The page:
What are the best beginner jellies?

Dec 12, 2023

The best beginner Jellyfish

Keeping Jellies can be daunting, but there are some Jellyfish species that are easier and more forgiving than others, perfect for someone who’s new to the hobby! We consider a jelly to be easy to care for if it doesn’t require too much investment, can live in smaller tanks and are able to live in a wide variety of different conditions.

#1 Moon Jellies

Moon jellies are a classic jelly, and perfect for those new to the hobby! They are hardy, don’t require much space and don’t even sting. While moon jellies are very hardy and easy to keep, most strains need to be kept at 23c (73f) at most so if your room temperature is higher than that then you might have to look into some cooling solutions. They eat a wide variety of zooplankton and similar sized foods. The best would be live baby brine shrimp but if you don’t have access to that then frozen baby brine shrimp or even adult brine shrimp would work well too!

a Kriesel tank

A moon jellyfish (Aurelia aurita)

Marble Jelly (Lychnorhiza lucerna)

#2 Marble Jellies

Marble Jellies are also a fantastic beginner jelly. Its elegant colouring and its stunning oral arms make this species look absolutely amazing in a tank. They have the added advantage of being able to tolerate much higher temperatures, up to 26c ( 79f)! This allows you to get away without using any cooling solution and are able to thrive at room temperature. These guys also eat live and frozen brine shrimp just like moon jellies do. Although their have short tentacles and so can be kept pretty densly, we suggest giving marble jellies more space than moons as they look best when they are able to pulse and move around a bit more freely.

#3 Upside-Down Jellies

Upside-down jellies are an extremely unique jellyfish. Unlike others, they do not stay suspended in the water column and actually prefer to set on the bottom of the aquarium with their flat bells resting on the floor. This allows them to be one of the only jellyfish that you can keep with substrate, live coral and even some small fish! They do require heating and full-spectrum lighting but if you are keeping coral you most likely have these things already. As these guys sit on the substrate or against the walls, they can also eat a far wider range of foods than other jellies might, they can eat most types of prepared coral food and will catch some when you are broadcast feeding your corals That being said, it wouldn’t hurt to give them some baby brine shrimp every once in a while!

Upside-down Jelly (Cassiopea sp.)

South American Sea Nettle (Chrysoara plocamia)

#4 South American Nettle

Some may be surprised to see a sea nettle on here as they are generally known as harder to keep jellyfish. But the South American Sea Nettle is different in this regard. If the SA nettles have enough space (at least 3 litres for each inch of the bell) then it can thrive. It does like slightly cooler waters, about on par with the moon jelly at a max of 23c (73f) but with an optimum temperature of around about 18-20c. They have the extra benefit of being able to eat larger animals, such as frozen mysis shrimp or even moon jellies! As the SA nettle (like any nettle) has long tentacles and oral arms, its important to give them enouhg space so they don’t get tangled with each other too often. But if they do, gently seperate them with a piece of rigid airline tubing or a chopstick or something similar.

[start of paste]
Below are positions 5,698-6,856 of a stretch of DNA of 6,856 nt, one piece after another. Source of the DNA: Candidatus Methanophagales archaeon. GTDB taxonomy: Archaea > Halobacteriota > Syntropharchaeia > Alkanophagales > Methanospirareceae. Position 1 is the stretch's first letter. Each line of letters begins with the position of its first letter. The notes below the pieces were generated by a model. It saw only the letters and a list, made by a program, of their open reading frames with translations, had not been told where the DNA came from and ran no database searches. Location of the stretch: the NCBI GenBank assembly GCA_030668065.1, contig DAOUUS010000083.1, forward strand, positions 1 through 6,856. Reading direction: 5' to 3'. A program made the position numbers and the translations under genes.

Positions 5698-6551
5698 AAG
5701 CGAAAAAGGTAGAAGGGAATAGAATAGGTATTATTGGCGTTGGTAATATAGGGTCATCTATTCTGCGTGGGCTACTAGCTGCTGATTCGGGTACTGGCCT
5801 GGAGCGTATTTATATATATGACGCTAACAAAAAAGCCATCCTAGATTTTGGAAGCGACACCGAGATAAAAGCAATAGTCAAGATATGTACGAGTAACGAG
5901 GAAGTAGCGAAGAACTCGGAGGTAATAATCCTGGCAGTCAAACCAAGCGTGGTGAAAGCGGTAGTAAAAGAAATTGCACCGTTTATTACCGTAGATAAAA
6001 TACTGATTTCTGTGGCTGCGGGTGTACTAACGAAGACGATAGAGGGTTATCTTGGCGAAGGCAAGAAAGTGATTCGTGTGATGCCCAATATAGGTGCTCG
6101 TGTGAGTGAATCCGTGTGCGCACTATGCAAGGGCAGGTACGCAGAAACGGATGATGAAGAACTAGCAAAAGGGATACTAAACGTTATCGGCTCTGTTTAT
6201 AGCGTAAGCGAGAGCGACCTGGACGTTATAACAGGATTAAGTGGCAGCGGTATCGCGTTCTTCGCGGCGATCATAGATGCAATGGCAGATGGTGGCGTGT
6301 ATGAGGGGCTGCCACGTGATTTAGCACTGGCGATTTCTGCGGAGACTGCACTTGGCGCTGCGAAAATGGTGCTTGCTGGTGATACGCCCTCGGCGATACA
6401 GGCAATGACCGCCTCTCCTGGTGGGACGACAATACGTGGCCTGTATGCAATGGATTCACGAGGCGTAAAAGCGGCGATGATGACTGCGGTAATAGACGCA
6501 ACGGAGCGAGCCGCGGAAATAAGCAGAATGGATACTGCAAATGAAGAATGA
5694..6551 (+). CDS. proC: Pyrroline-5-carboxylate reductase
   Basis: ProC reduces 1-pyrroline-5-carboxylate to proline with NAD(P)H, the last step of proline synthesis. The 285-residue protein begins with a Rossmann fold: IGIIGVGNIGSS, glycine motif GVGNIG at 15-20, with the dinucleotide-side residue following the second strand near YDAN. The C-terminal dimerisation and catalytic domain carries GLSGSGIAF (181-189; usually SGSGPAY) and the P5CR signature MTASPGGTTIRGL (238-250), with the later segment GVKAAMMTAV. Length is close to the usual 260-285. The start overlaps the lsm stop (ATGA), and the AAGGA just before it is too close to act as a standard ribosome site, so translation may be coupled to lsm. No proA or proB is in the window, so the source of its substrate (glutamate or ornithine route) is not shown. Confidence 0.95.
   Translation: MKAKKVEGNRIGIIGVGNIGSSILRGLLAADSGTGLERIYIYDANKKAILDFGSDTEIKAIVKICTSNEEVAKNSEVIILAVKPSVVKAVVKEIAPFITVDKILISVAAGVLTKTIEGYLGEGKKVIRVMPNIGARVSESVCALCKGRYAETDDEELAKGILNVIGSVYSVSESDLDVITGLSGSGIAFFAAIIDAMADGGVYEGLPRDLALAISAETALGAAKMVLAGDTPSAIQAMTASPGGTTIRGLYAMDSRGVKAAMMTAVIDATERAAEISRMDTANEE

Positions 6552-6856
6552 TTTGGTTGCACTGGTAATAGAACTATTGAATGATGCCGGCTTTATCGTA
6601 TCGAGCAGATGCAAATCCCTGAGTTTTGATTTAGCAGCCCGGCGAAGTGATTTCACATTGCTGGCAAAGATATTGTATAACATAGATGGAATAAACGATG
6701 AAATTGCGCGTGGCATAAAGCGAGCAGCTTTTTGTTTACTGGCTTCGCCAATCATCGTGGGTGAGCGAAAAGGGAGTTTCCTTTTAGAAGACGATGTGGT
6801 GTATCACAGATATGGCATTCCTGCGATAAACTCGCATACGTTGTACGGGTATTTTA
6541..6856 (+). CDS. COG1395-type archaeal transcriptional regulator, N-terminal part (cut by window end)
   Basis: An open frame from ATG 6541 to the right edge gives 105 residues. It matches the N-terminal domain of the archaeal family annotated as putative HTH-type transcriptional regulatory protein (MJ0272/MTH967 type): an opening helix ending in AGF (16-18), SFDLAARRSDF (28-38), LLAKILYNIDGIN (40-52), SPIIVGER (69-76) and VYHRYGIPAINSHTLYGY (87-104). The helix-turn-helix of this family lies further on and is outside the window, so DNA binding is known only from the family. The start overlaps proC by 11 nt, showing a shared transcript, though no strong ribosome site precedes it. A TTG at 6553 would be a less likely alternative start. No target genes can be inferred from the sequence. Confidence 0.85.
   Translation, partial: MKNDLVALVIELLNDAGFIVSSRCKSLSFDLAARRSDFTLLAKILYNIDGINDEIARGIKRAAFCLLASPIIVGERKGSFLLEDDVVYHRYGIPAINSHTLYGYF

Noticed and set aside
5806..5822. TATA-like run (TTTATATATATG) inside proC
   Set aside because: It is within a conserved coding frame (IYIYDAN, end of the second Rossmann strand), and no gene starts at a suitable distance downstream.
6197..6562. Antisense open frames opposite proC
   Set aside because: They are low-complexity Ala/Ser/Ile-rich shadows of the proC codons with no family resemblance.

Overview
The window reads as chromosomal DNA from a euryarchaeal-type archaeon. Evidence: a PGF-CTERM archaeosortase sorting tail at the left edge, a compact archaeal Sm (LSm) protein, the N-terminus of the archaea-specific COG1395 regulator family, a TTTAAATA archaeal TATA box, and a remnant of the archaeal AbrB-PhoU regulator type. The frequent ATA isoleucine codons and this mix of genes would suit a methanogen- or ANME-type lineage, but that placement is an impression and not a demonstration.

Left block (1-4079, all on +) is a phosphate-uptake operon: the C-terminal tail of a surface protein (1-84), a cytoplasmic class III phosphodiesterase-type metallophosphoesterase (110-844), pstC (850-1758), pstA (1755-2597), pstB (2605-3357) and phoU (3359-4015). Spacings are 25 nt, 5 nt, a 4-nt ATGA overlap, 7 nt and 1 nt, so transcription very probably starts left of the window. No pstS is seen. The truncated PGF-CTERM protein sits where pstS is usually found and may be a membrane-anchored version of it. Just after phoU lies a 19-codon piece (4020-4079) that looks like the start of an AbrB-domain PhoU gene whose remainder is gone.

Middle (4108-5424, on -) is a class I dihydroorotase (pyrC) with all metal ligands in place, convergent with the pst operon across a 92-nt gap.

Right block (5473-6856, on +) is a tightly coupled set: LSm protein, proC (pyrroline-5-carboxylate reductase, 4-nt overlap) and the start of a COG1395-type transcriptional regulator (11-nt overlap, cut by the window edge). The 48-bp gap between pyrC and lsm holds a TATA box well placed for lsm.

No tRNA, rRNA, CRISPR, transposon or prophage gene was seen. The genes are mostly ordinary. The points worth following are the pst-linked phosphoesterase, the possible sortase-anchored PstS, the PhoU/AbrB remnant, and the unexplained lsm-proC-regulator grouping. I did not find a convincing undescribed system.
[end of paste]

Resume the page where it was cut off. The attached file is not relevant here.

#5 Flame/Iceicle jellies

Flame/iceicle jellies are a great little jelly to keep in tropical temperatures, they don’t need a full spectrum light as they don’t photosynthesise. They can thrive in temperatures up to 26c (79f) and are generally very active. They aren’t too big, so feeding them live or frozen baby brine shrimp is the easiest way to keep them happy. Although their tentacles aren’t too long, we still suggest to keep them not too densly as they look the best when they are able to move freely around the tank.

Iceicle Jellyfish (Rhopilema escelentum)

All the jellyfish-related words

There is a a lot of jellyfish-related terminology that gets thrown around often when it comes to keeping and breeding jellyfish and it can get very confusing very quickly. The purpose of this post is to provide a simple and quick explanation of all the different words we use, and to give you a reference point you can come back to if you forget


this refers to the final stage of the life cycle of a jellyfish. This is what we would traditionally imagine when we think of a jellyfish, with its familiar round shape and tentacles. The plural of a Medusa is Medusae.

A Marble jelly in medusa form

A moon jelly Ephyra


An Ephyra is the stage of a jellyfish life cycle that occurs right after a jelly pops off a  polyp. They are essentially baby Medusae. The primary difference between a Medusa and Ephyra is that generally they are not rounded, but more star shaped. They also don’t have visible tentacles or Oral arms. The plural of Ephyra is Ephyrae


A polyp is a stalk-like structure that attaches itself to substrate. A polyp can duplicate itself to create a genetically identical clone. This can eventually create a colony of polyps. Polyps can also strobilate and create new Ephyrae.

A Marble jelly in medusa form